In the early hours of 30 June 1971, the Soviet Union prepared to welcome its three latest cosmonaut heroes back to Earth after a record-breaking mission. Not only had the Soyuz 11 team—Georgi Dobrovolski, Vladislav Volkov, and Viktor Patsayev—spent more than 23 days in orbit, but they had also successfully occupied the world’s first true space station. It was a fitting response to the U.S. achievement of placing a man on the Moon. As the commander of one of the recovery helicopters spotted the parachute of Soyuz 11’s descent module, it was a glorious sight. The helicopters touched down and the would-be rescuers made their way cheerfully to the spacecraft, still superheated and charred from re-entry. They could not have anticipated the horror that they would find inside. All three cosmonauts lay dead in their seats, with blue splotches on their faces and blood trickling from their noses and ears. On June 30, 1971, humankind was forced to grapple with the first — and so far only — deaths to occur in space.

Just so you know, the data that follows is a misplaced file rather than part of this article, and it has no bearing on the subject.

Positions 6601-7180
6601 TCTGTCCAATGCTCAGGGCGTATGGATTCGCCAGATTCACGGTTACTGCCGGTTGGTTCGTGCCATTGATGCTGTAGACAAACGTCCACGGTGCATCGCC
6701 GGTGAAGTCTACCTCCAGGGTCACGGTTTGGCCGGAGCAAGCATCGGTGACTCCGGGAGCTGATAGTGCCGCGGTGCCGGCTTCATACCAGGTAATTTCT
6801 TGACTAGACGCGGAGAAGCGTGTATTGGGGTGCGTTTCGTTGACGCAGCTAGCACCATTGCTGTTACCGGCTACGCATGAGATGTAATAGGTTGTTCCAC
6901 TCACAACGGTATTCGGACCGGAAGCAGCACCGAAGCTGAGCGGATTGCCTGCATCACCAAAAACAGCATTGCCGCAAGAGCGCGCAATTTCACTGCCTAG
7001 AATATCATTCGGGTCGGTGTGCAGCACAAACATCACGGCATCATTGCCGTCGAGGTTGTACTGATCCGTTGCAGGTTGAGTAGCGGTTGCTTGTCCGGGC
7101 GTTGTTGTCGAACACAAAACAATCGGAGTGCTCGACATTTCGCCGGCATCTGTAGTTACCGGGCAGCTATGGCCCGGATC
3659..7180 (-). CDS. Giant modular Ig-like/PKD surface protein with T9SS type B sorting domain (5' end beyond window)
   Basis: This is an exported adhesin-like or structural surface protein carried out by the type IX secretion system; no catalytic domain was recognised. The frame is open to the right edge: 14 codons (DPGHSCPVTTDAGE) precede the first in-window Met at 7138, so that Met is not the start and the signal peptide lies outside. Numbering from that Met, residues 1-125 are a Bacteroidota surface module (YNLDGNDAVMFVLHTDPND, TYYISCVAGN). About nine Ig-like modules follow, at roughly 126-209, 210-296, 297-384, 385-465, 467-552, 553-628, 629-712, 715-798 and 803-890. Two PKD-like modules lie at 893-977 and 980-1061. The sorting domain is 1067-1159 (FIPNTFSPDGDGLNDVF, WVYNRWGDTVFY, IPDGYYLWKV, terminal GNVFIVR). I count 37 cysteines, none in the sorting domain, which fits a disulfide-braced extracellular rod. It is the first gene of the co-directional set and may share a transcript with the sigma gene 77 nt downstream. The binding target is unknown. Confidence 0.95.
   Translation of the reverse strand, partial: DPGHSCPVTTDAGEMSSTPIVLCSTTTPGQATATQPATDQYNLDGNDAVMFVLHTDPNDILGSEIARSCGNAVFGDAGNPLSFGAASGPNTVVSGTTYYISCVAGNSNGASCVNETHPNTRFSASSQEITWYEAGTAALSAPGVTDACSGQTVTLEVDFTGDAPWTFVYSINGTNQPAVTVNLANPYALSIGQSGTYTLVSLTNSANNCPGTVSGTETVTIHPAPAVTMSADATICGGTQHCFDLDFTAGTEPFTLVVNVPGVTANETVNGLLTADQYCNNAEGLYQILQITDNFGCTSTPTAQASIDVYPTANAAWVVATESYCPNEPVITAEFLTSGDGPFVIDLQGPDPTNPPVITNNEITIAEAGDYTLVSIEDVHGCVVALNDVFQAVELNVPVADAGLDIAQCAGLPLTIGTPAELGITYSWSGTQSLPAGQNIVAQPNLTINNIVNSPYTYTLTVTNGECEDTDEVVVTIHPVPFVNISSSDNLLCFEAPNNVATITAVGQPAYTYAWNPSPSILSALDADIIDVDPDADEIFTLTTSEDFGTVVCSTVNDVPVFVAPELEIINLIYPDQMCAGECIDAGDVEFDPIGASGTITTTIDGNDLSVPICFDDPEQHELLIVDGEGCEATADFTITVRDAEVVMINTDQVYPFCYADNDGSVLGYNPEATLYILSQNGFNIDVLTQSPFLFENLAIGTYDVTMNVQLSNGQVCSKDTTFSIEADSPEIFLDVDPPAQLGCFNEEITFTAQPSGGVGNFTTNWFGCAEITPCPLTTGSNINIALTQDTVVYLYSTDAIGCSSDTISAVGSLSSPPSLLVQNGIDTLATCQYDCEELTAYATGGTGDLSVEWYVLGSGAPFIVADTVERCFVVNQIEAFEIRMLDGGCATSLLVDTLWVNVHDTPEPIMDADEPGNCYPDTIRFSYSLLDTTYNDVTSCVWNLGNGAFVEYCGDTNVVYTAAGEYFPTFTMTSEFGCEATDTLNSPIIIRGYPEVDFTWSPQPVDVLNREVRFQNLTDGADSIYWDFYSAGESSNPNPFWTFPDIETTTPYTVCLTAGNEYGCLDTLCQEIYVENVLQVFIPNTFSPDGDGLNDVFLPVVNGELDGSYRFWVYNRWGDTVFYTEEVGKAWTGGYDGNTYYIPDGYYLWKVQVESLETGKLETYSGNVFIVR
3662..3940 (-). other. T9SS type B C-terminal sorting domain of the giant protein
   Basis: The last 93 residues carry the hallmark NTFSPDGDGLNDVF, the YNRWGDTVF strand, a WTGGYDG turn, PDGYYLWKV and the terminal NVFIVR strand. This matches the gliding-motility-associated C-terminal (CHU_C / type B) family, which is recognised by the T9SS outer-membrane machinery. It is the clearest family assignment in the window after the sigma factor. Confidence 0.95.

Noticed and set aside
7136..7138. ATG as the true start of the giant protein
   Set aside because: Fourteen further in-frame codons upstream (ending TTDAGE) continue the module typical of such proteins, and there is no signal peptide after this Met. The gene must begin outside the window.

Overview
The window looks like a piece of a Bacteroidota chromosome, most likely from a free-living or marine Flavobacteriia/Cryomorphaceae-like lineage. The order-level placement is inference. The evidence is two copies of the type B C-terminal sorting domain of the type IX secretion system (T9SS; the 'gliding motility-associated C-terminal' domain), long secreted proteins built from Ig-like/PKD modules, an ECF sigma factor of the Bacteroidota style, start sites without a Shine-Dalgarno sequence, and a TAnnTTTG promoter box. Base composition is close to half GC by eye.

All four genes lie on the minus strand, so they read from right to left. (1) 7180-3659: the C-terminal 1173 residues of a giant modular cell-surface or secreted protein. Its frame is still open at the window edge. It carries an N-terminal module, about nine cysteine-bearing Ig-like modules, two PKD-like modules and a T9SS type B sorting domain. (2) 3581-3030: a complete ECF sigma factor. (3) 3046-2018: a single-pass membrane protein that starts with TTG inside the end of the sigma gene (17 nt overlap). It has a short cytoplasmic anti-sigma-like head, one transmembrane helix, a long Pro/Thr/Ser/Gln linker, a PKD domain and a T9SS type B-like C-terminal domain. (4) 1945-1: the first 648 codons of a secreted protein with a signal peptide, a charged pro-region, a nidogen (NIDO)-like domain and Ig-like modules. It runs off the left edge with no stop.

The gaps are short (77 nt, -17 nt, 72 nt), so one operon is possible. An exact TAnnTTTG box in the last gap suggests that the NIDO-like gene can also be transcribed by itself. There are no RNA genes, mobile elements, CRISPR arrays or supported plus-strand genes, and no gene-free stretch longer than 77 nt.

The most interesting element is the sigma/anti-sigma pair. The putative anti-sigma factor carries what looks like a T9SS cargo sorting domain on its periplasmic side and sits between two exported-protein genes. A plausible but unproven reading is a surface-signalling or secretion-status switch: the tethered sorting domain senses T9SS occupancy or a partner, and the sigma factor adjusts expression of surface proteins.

Credit The Space Race